But submitting payments to Bacs can be time-consuming and potentially error-prone. Batch payment files must be created and exported manually before being authorised. Most of the payroll managers questioned said they accessed the system directly using either approved software or a banking platform, which requires authorised payment files to be manually uploaded to their bank’s online portal.

One payroll manager was quite happy about the delay though, saying: “Bacs gives us the security of knowing we have a three-day lag so we can rectify any errors.” But when errors do occur, the relevant funds need to be traced before the issue can be tackled.

2. Faster Payments

If something happens to delay the normal payment processing cycle or a specific one-off transaction has to be processed quickly, you may find that the Faster Payments Service can provide more flexibility.

Faster Payments, which was used by 32% of our survey respondents, first launched in 2008. In theory, it should have made payroll managers’ lives much easier as payments typically reach a beneficiary’s bank account within a matter of minutes, if not seconds, depending on whether their financial institution is a direct participant in the Faster Payments scheme or not.

This speed offers significant advantages when processing weekly payrolls or handling situations where hours and payments are variable and so need to be calculated very close to the payment date, for example in the case of so-called ‘gig economy’ workers.

But restrictions do apply. Faster Payments are not always easy to access, with set-up arrangements and costs varying from bank to bank. Most of our survey respondents accessed the system via a banking portal, which required a manual login and payment authorisation. Banks sometimes also provide Direct Corporate Access, which is more highly automated but can be difficult to come by.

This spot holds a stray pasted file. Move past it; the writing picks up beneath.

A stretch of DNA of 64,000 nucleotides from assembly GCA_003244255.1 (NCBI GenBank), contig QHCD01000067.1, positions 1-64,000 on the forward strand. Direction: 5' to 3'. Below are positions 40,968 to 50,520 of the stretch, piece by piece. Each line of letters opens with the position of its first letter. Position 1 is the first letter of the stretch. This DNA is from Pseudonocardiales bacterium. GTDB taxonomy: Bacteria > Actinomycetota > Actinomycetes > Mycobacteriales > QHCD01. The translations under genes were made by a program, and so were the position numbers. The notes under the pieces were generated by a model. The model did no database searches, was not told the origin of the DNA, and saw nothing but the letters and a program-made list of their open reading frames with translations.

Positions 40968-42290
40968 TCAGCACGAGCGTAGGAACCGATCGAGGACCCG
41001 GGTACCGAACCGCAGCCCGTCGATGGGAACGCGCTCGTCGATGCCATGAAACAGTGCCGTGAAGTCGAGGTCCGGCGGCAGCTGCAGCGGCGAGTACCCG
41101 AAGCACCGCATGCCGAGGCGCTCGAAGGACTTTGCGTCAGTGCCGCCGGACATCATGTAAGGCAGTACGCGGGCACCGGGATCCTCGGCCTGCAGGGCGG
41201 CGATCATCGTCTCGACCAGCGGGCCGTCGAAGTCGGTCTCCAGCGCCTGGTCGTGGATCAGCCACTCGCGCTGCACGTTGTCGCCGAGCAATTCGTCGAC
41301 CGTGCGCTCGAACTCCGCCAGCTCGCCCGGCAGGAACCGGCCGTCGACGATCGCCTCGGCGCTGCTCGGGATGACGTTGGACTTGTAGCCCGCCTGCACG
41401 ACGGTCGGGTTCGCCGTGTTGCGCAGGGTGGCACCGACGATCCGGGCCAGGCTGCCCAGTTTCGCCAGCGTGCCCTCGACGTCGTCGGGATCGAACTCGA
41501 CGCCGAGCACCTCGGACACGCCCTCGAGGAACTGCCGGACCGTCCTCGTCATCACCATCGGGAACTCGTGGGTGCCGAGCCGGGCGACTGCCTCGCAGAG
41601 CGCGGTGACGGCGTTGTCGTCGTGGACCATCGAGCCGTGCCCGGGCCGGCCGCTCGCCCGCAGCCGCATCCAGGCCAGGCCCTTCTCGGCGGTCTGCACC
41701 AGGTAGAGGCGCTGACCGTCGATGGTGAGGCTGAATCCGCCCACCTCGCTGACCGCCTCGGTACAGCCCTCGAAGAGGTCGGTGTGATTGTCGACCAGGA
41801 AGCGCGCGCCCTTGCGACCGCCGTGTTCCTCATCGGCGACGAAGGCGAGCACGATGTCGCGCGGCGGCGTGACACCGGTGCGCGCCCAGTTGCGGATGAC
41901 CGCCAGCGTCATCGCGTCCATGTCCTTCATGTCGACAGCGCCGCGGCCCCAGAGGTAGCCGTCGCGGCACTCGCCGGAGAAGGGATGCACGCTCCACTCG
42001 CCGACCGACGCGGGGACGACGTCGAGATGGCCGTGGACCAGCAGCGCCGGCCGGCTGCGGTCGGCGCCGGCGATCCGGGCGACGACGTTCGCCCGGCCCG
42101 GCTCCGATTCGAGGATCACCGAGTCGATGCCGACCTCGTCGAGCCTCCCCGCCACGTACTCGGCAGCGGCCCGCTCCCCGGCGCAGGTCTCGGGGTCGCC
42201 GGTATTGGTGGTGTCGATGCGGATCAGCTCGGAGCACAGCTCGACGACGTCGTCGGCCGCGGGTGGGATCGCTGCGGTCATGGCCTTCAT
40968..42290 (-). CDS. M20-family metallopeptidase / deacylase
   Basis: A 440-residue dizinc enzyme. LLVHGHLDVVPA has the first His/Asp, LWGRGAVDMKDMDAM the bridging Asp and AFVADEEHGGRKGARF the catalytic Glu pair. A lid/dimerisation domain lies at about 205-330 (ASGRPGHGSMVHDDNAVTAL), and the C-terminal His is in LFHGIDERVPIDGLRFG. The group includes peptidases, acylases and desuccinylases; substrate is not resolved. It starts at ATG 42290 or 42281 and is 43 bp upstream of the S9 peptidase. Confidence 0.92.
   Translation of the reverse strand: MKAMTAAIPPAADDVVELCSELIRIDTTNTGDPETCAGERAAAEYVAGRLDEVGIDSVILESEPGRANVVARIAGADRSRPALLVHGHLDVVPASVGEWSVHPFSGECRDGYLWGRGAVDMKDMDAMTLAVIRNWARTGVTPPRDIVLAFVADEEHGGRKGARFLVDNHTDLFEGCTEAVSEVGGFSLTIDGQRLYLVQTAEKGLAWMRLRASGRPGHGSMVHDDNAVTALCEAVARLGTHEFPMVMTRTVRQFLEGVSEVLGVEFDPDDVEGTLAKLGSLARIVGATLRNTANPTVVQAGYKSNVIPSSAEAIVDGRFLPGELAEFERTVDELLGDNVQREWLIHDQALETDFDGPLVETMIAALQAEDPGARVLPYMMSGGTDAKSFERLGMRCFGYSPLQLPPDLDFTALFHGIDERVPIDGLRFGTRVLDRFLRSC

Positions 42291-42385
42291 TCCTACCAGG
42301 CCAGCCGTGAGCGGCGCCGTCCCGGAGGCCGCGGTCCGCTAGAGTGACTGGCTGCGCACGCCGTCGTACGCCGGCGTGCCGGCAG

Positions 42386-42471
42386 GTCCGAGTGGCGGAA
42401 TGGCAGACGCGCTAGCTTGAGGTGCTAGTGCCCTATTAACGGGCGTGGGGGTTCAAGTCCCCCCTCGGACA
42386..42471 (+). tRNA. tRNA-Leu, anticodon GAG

Moreover, depending on the cut-off times imposed by each individual bank, using Faster Payments may not necessarily lead to next day payments. Another inhibiting factor is the wide range of bank fees, which range from £0.30 to £5 per transaction, to send payment files – and it is this more than any other reason why most payroll professionals continue to use Bacs. Although slower, it is generally cheaper.

As a result, Faster Payments tends to be used by companies as a back-up or contingency scheme in case something goes wrong with a Bacs payment.

3. CHAPS 

CHAPS is worth a mention as it is a same-day system for settling ‘high-value’, wholesale sterling payments as well as ‘time-critical, lower-value’ payments such as paying a deposit on a property. While there are no value limits on a transaction, the average cost is between £15 and £30 per transaction, which means the scheme tends only to be used for emergency or large payments that need to get there on time.

Fresh alternatives

But the winds of change are sweeping through the financial services industry. This has led to the introduction of initiatives such as the EU’s Revised Payment Services Directive (PSD2) and the UK’s Open Banking scheme, which have paved the way for independent payment service providers to offer an instant, automated alternative to the incumbent banks. It has also resulted in payment schemes opening up their doors to them for the first time.

 Myles Stephenson

Myles Stephenson is chief executive and an investor in Modulr, a business-to-business payment platform that enables businesses to automate payments and simplify complex business payment flows. He was formerly managing director of WEX Europe and a board director for WEX Europe Services, the firm’s joint venture with Radius Payment Solutions. Myles also co-founded commercial prepaid solutions providerCorporatePay in 2008, which he later sold to WEX.

 

OTHER ARTICLES THAT MAY INTEREST YOU 

Four considerations when getting to grips with international payments

Demystifying payment systems in sub-Saharan Africa

The challenges of cross-border payment in Latin America